8. What transpired to me from the impugned order that it was not the first time that the appellant failed to appear but the order dismissing the appeal clearly shows that since 3.8.2009 to 31.10.2009 the case was fixed on five dates, but nobody appeared for the appellant. The conduct and demeanor of the appellant is self-explanatory and self-evident that at least for five days a callous or reckless behavior was shown and the appeal was left unattended at the mercy of the court. In the restoration application though a plea of illness was taken but no medical certificate was produced to substantiate this ground. It was the responsibility of the appellant’s counsel to prove the sufficient cause of previous non-appearance and come up with some cogent prove of his illness. It was not the obligation of the appellate court to call upon the learned counsel to submit the medical certificate. The sufficient cause of his illness if any was to be proved by the appellant’s counsel who was bound to apply restoration with due care and caution specially keeping in view the circumstances when the appellate court in the impugned order already observed that at least for last five dates nobody appeared for the appellant to proceed the appeal.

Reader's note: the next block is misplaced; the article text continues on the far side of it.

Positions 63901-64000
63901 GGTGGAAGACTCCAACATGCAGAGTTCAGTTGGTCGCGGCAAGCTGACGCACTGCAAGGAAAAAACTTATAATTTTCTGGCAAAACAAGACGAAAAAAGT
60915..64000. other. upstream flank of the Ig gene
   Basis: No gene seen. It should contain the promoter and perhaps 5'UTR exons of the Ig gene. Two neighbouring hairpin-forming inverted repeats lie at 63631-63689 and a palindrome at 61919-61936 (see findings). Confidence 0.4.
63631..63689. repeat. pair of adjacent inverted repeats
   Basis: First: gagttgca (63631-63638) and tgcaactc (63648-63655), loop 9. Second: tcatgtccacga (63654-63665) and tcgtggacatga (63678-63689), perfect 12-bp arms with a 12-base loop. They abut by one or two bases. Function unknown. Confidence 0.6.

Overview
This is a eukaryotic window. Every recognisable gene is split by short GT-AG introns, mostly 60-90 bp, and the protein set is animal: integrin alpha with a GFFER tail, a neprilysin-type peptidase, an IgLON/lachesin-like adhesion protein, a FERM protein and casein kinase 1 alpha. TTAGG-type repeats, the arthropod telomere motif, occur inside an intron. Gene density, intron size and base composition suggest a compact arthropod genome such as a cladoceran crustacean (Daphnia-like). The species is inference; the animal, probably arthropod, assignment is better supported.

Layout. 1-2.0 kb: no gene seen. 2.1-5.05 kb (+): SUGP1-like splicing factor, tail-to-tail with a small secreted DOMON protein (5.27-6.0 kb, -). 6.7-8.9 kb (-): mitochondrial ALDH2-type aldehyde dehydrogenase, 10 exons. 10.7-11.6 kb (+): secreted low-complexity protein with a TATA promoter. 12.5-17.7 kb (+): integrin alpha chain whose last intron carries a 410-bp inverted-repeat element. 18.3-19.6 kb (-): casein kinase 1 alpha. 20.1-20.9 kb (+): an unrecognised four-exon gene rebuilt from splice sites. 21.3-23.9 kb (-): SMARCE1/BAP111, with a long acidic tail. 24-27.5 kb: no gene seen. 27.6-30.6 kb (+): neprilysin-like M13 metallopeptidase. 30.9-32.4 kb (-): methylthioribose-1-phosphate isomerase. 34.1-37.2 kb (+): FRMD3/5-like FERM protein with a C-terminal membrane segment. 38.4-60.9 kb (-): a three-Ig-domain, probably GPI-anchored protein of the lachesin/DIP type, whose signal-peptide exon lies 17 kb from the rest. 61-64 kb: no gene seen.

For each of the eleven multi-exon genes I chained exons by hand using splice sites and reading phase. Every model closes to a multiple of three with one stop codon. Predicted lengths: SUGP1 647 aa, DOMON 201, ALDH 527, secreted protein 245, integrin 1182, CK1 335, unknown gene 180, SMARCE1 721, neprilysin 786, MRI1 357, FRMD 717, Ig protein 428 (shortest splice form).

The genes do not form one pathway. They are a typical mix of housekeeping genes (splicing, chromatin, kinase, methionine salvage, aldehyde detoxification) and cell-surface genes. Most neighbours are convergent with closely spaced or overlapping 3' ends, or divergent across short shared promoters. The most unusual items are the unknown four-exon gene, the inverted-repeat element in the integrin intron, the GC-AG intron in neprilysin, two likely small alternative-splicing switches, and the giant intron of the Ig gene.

9. To me neither any case is made out in which the appellate court exercise the jurisdiction not vested in it nor committed any failure to exercise a jurisdiction so vested nor the counsel for the applicant succeeded to demonstrate while dismissing the restoration application, the learned appellate court exercised its jurisdiction illegally or with material irregularity. The case law cited by the learned counsel were considered but found distinguishable. No doubt the law favours adjudication on merits but simultaneously, one should not close his  eyes or oversight another fragment of great consequence that law helps vigilant and not the indolent. The provisions warranting the dismissal of suit or appeal for non-prosecution may be invoked by the courts and restoration  may be also be ordered, provided, a sufficient cause is shown to the court for non-appearance which is lacking and missing in this case.


10. As a result of above discussion, this revision application is dismissed in limine.